Tuesday, June 19, 2012

The new ... laptoplet?

Something amusing from an article in Buzzfeed about the new (so new it doesn't exist yet) Microsoft Surface, a.k.a. the new Microsoft tablet. It will come in two versions/sizes, of which the article says:
The bigger one will have air vents, because again, it's pretty much a laptop. A laptablet. Laptoplet. Tabtlop.
They're just funnin', but it does point out that we might end up needing a vocabulary item to cover devices that span computing-device categories that as of today are still relatively clear: phone > tablet > notebook > [desktop] computer. (Roughly.)

We already had the case of the netbook*, a portmanteau word (Internet+notebook) that was needed to describe a new class of computer. That term emerged with force when Asus released its Eee line.**  There was nervousness about using the word netbook generically, because Psion claimed a trademark. To get around this, people used terms like subnotebook or (from my work) small notebook PC (could that be more awkward? Sheesh). Or anyway they did till Psion was, um, persuaded to give up its trademark claims. It's not at all obvious (to me, anyway) why netbook should have become the accepted term, since it doesn't explicitly capture the defining characteristic of these devices, namely a small form factor. (And all laptop-class computers have had built-in network access, so that's not a distinguishing feature.)

The term tablet covers the class of computers that are exemplified by the Apple iPad; they differ from notebook/netbook computers in that they do not have a keyboard, which they do not need, of course, because their screens are touch-enabled. (An earlier term for such a device was a slate.) We can reflect on the fact that while iPod has some small traction as a generic term for a digital-music player, Apple has not succeeded in making iPad, or even just pad, the generic term for this class of computer.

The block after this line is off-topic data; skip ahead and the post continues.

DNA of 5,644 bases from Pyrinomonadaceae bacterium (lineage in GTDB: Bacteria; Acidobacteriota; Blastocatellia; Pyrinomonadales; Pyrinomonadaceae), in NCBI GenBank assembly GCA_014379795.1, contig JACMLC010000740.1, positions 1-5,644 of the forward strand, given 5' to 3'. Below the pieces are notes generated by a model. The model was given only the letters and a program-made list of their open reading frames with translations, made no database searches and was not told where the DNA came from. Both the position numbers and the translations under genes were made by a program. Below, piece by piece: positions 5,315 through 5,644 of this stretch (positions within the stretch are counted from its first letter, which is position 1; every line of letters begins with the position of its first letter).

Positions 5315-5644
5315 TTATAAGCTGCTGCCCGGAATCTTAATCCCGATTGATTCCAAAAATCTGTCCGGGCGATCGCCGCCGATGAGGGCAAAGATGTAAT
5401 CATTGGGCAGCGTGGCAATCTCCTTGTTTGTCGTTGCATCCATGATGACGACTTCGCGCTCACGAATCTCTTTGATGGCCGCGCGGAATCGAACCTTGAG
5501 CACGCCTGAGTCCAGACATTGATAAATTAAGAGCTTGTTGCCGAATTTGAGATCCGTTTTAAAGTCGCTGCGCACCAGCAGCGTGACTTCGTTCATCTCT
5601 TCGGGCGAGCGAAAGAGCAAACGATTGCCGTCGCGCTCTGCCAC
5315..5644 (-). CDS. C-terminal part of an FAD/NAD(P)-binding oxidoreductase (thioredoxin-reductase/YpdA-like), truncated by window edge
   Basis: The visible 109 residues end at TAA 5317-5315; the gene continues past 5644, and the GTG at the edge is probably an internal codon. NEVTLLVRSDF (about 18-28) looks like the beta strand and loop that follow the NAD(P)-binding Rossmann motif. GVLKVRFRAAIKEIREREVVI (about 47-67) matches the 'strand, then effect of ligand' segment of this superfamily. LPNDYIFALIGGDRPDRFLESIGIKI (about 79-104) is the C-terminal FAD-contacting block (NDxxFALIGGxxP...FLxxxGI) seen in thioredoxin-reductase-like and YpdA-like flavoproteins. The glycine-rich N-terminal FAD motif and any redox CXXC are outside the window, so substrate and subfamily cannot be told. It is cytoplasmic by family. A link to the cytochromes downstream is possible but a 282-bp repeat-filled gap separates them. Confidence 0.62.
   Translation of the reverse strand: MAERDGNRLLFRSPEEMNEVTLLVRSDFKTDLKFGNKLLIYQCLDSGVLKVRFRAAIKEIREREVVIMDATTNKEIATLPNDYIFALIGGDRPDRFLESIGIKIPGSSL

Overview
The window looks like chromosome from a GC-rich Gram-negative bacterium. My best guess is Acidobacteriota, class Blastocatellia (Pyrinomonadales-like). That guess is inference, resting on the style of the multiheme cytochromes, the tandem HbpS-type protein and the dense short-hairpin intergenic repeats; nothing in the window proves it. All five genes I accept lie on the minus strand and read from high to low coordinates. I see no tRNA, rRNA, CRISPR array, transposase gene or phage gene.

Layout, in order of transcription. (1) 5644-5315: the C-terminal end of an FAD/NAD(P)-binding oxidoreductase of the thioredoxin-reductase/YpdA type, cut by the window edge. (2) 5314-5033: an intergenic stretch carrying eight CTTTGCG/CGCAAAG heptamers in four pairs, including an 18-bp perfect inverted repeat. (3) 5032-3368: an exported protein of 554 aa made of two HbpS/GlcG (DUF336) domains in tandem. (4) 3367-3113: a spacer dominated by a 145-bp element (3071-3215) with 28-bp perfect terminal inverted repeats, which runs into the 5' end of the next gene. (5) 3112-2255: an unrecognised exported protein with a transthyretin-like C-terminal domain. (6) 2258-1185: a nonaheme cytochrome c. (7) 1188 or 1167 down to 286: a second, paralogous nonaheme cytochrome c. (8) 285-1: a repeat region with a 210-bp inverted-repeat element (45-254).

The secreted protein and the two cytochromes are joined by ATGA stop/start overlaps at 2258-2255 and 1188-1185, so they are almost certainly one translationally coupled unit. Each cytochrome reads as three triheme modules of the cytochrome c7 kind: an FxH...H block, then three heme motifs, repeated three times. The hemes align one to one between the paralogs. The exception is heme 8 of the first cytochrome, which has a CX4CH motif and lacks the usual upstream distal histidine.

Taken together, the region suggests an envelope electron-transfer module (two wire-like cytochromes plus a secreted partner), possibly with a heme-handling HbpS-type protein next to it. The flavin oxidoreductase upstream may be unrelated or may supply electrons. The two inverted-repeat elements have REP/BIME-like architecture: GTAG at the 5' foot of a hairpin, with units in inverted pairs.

Microsoft's new offering combines a touch-enabled screen with a built-in keyboard. It would not have been surprising had Microsoft, following a corporate preference for appropriating generic terms ("Office", "Word", "Windows"), simply named the new computer the Microsoft Tablet. A headscratcher for Microsoft, though, is that the they've already used the word tablet to describe a somewhat different device: the Microsoft Tablet PC, released in 2002, that was a combination of laptop and pen-based computer. i.e., a laptop that had a screen you could write on with a stylus.

Possibly they didn't want to muddy those waters. Yet in using the name Surface, Microsoft in fact reuses a name they used starting in 2007 to refer to a computer where you can interact with a touch screen that's on a tabletop, so to speak. (This has since been renamed to Microsoft PixelSense; you can speculate that the word surface hadn't really become associated strongly enough with that computing platform to cause marketplace confusion, who knows.)

Such digressions. In any event, as the article points out, Microsoft might have given us reason to need a new word that covers the ever-shrinking gap between tablet computers and laptop computers. Or maybe not. As fast as the industry moves, a term will emerge soon enough if it's needed.

* A term that I cannot find in the online OED for some reason.

** I also cannot find a definitive story as to how the term netbook came to be.


Anonymous said...

Didn't the netbook get its name because its primary purpose was to connect to the Internet? They had little or no storage, so there was no way to store much in the way of software or data. You could use services in the cloud if you wanted to do work, but mostly they were for web surfing and reading email.

As to Apple "not succeeding" in having iPad becoming a generic name for tablet computers, I suspect that Apple lives in fear that such a thing might happen and that their trademark lawyers will go to some lengths to prevent it happening.

WordzGuy said...

That's why I believe that "netbook" derives from "Internet" + "notebook." I believe the original impetus was in fact the One Laptop Per Child (OLPC) initiative, and it was a bit of a surprise that consumers so readily, if temporarily, took to netbooks.

I'm no trademark lawyer, but I hear the term "iPod" used generically for MP3 players, and it would not hurt Apple to have "iPad" function in a similar linguistic role for tablets. A term can retain trademark status as long as the owner is vigorous in defending the mark -- witness Xerox, which has reminded us for decades that "there are two R's in Xerox."